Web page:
But the statement is essentially true. Historically the bulk of greenhouse gas emissions have come from wealthy countries. (2) And even today, the wealthiest 10% in the world generate 50% of emissions, while the poorest 50% generate only 10% of emissions. (3) Which begs the question: Can Americans be green?
There are basically two schools of thought on that: Yes and No. To add a bit more context… The “Yes” school of thought says it is perfectly possible for us to be green, because we are increasingly decoupling lifestyle from emissions. Technologies like electric vehicles and renewable energy and bio-engineered meat are here now, and many more are on the way. With the wealthy as early and eager adopters, emissions will get to where they need to be without much change in lifestyle needed. The “No” camp, on the other hand, refers to this as “magical thinking”, and warns that emissions are too pervasive and heterogeneous to be waved away by a technical magic wand. We are under too much time pressure to wait for new innovations, let alone proven ones without unintended consequences. Hope is not a strategy. Hair shirts all around, and Cut. Back. Now.
Not that there’s any real disagreement or anything...
My two cents: Of course Americans can be green, and even spectacularly green. But it helps to be smart about where we put our “green” effort, and we should extend a hand to others.
On that first part, our efforts to be planet-friendly are not always effective. As David Roberts of Vox puts it: “Study after study finds that the primary determinant of a person’s actual ecological footprint is income. After that is geography (rural versus urban), various socioeconomic indicators (age, education level, etc.), and household size. Self-identification as “green” is toward the bottom of the list, with mostly marginal effects.” (1)
That is easy enough to change. You can be (really, truly) green by focusing on just a few things: gas-powered car travel, air travel, diet (especially beef consumption), and home heating. Some may be easier to lower than others, but they are all significant. To simplify and magnify your emission reductions, tackle those things first.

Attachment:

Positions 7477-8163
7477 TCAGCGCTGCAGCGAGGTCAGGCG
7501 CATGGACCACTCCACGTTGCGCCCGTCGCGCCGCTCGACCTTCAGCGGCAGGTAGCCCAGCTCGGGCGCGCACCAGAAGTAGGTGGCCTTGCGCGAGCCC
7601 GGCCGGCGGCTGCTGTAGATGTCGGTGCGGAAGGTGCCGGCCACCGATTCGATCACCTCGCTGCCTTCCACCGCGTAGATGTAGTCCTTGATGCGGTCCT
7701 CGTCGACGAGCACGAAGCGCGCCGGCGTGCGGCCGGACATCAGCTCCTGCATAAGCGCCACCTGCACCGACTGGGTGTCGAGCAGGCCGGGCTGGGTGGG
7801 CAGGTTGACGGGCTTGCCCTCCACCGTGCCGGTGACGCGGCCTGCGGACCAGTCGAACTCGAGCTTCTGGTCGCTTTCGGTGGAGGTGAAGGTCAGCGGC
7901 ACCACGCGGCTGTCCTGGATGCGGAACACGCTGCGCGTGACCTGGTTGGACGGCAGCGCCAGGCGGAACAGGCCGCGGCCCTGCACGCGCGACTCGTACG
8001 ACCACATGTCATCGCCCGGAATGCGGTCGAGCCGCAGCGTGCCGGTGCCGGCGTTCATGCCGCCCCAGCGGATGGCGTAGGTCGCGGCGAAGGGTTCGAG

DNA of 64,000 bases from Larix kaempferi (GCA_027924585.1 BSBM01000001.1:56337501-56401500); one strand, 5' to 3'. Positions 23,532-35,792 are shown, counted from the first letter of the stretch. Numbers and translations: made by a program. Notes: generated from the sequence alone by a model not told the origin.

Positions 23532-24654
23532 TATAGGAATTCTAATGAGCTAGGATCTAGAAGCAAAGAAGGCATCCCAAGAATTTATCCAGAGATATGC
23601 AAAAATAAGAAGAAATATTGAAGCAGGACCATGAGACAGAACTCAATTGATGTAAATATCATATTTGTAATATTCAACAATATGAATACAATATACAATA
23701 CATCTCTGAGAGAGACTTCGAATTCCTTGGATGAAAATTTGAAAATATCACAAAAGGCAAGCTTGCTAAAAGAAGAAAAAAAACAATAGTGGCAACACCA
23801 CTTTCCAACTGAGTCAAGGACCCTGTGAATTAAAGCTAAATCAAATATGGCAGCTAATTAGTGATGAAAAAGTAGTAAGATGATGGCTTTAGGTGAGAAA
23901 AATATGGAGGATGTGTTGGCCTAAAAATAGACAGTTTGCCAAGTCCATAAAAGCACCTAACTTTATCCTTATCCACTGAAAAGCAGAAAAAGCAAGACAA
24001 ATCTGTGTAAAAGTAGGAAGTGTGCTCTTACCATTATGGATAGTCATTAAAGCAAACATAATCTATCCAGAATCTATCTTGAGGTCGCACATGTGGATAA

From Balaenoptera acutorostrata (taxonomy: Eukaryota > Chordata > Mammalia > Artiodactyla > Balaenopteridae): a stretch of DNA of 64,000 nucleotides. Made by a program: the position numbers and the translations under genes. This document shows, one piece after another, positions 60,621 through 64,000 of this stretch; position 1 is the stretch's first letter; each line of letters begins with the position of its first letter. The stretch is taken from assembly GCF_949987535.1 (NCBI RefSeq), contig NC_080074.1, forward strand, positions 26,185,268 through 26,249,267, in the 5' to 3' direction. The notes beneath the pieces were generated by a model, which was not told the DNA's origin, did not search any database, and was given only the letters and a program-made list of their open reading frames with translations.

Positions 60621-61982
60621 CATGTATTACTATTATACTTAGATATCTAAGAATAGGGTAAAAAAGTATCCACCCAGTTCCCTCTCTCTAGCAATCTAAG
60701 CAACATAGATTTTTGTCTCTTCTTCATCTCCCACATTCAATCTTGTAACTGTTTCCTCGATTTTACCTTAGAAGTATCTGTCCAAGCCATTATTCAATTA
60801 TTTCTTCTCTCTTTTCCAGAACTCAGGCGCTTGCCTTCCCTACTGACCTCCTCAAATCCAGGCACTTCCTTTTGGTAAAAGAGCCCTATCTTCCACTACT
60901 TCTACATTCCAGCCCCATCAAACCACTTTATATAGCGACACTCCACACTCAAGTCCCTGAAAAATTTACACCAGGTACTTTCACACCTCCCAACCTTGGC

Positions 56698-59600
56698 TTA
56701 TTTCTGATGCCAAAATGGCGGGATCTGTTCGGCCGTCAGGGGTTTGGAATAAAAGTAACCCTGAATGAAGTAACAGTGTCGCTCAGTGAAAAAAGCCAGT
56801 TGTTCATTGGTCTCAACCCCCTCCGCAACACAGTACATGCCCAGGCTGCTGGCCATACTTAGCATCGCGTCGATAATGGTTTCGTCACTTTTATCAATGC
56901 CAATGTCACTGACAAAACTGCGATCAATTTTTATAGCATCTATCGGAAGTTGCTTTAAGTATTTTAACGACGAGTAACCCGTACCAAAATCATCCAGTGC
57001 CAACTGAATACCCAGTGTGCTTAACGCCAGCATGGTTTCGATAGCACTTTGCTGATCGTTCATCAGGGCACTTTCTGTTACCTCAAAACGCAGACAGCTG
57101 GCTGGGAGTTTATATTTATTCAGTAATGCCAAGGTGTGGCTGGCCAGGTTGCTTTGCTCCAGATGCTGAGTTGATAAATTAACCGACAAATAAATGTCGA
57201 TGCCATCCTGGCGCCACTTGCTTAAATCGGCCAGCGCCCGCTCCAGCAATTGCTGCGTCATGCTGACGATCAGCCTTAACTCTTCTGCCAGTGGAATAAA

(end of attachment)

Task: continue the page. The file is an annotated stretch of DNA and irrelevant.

But there’s also a next step. As Naomi Klein writes: “Plenty of people are attempting to change their daily lives in ways that do reduce consumption. But if these sorts of demand-side emissions reductions are to take place on anything like the scale required, they cannot be left to the lifestyle decisions of earnest urbanites who like going to farmers’ markets on Saturday afternoons and wearing upcycled clothing. We will need comprehensive policies and programs that make low-carbon choices easy and convenient for everyone.” (4)
So, in between contemplating your home heating, think about how to amplify your impact. Vote! Donate. Advocate at work. Talk with your neighbors. Realign your investments. Lobby your politicians. Whatever you can figure out.
Kermit was right -- it’s not easy being green. Especially in this area, where carbon-intensive activities are often taken for granted, be it how we live, vacation, raise our kids, or even feed our dogs (5). It can feel complicated and stressful. But if you are able to reduce just the top four or five sources of emissions to near zero, it will have a tremendous impact. And you don’t have to do it all at once. I haven’t figured out how to swap our home heating to electric yet, so I’ve adjusted the thermostat and will learn about my options. I’m not sure what to do about flights, besides offsetting. But I’m thinking about it, and will do better next year.
And that’s okay. The point is, anyone can make a real start at this -- American or not, rich or poor -- and keep at it. This blog is called “A New Shade of Green” in part because “green” needs to lose its sense of being an optional do-gooder luxury, and become more a mundane part of everyone’s life. Maybe it helps to think of it as being about planetary health. Or population safety. Or good citizenship. Maybe for you it’s all of the above. One thing it is, for sure, is doable.
Coming up next week: All about methane
References and notes
1. A 2017 article in Vox by David Roberts: https://www.vox.com/energy-and-environment/2017/12/1/16718844/green-consumers-climate-change
2. Over half the historical emissions (through 2011) have come from the US and EU: https://www.wri.org/blog/2014/11/6-graphs-explain-world-s-top-10-emitters Today, developing nations, especially China, are having more of an impact, though the US and EU continue to be among the top few contributors.
3. A 2015 Oxfam report on carbon inequality: https://www.oxfam.org/en/pressroom/pressreleases/2015-12-02/worlds-richest-10-produce-half-carbon-emissions-while-poorest-35
4. Naomi Klein’s “This Changes Everything”, chapter 2. https://thischangeseverything.org/book
5. Pet food has a surprisingly large (and growing) footprint. As always, there are many good options to reduce the emissions, starting with local sourcing, not overfeeding, and avoiding beef and lamb. https://www.theguardian.com/global/2018/jun/26/pet-food-is-an-environmental-disaster-are-vegan-dogs-the-answer
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